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Stocks Climb as Inflation Continues to Cool

Stocks on Wall Street pushed further into bull market territory on Tuesday, climbing after new data showed inflation continues to slow.

The Consumer Price Index for May was initially read by investors as moderate enough to ensure the Federal Reserve will hold off on another interest rate increase this week. The central bank will announce its decision on Wednesday.

The S&P 500-stock index rose 0.7 percent on Tuesday, to its highest level since January of 2022, extending a strong rally since the index fell to a low point in October. The S&P 500 has climbed more than 20 percent from that 2022 low, a gain that by one definition breaches the threshold for a bull market, a marker of a new phase of exuberance in the markets.

Slowing inflation is seen by investors and economists as limiting the need for the Federal Reserve to keep increasing interest rates, with increases so far having raised borrowing costs for consumers and companies and weighed on the broader stock market. Some policymakers had already suggested the Fed might not raise rates again this month, and after the latest inflation data, the likelihood of an increase was close to wiped out in markets.

Not all investors agree on the best way to define a bull market, especially when concerns over the longer-term trajectory of the U.S. economy remain. The S&P 500 is still roughly 9 percent off its record high, reached at the start of 2022, just before fears of rising interest rates in response to accelerating inflation set in and dragged the index to a loss of around 20 percent.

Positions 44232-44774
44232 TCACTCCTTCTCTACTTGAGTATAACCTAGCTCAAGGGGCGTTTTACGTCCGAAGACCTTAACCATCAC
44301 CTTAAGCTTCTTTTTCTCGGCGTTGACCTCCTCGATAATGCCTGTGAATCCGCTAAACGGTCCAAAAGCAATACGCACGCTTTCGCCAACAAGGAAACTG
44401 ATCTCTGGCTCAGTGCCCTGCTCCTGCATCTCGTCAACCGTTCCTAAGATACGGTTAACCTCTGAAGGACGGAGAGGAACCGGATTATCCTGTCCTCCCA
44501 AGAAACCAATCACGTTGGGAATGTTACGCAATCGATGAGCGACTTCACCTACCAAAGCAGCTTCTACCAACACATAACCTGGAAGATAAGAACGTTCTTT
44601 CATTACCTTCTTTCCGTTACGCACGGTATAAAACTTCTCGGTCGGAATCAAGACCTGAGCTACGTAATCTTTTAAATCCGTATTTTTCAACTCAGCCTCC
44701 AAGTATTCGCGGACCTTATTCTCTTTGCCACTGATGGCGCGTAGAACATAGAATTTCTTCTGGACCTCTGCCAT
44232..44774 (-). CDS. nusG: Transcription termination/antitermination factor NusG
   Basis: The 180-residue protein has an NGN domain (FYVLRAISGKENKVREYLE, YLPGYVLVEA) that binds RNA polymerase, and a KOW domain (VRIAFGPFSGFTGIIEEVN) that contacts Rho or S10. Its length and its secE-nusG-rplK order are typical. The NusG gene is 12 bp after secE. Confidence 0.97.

“With inflation stubbornly high, we do see the business cycle eventually ending in recession,” noted Alexandra Wilson-Elizondo, deputy chief investment officer of multi-asset solutions at Goldman Sachs Asset Management.

Investor exuberance is nonetheless spreading. The Russell 2000 index, which tracks smaller companies in the United States that are more exposed to the domestic economy, has rallied more than 8 percent this month, and jumped more than 1 percent in response to the inflation report.

The index had trended sideways for much of the year, and even after its rally, it remains less than 15 percent above a low reached 12 months ago.

However, the Russell 2000’s recent rise is still indicative of the rally taking hold across the stock market as inflation cools and the economy has remained resilient to the potentially damaging effects higher interest rates can bring.

“We are just over two weeks away from the beginning of the third quarter. This is meaningful because to start the year there was a near consensus view that this is when the recession would begin,” said Ms. Wilson-Elizondo. “Today, the recession has not arrived.”

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Mohammad SHiblu

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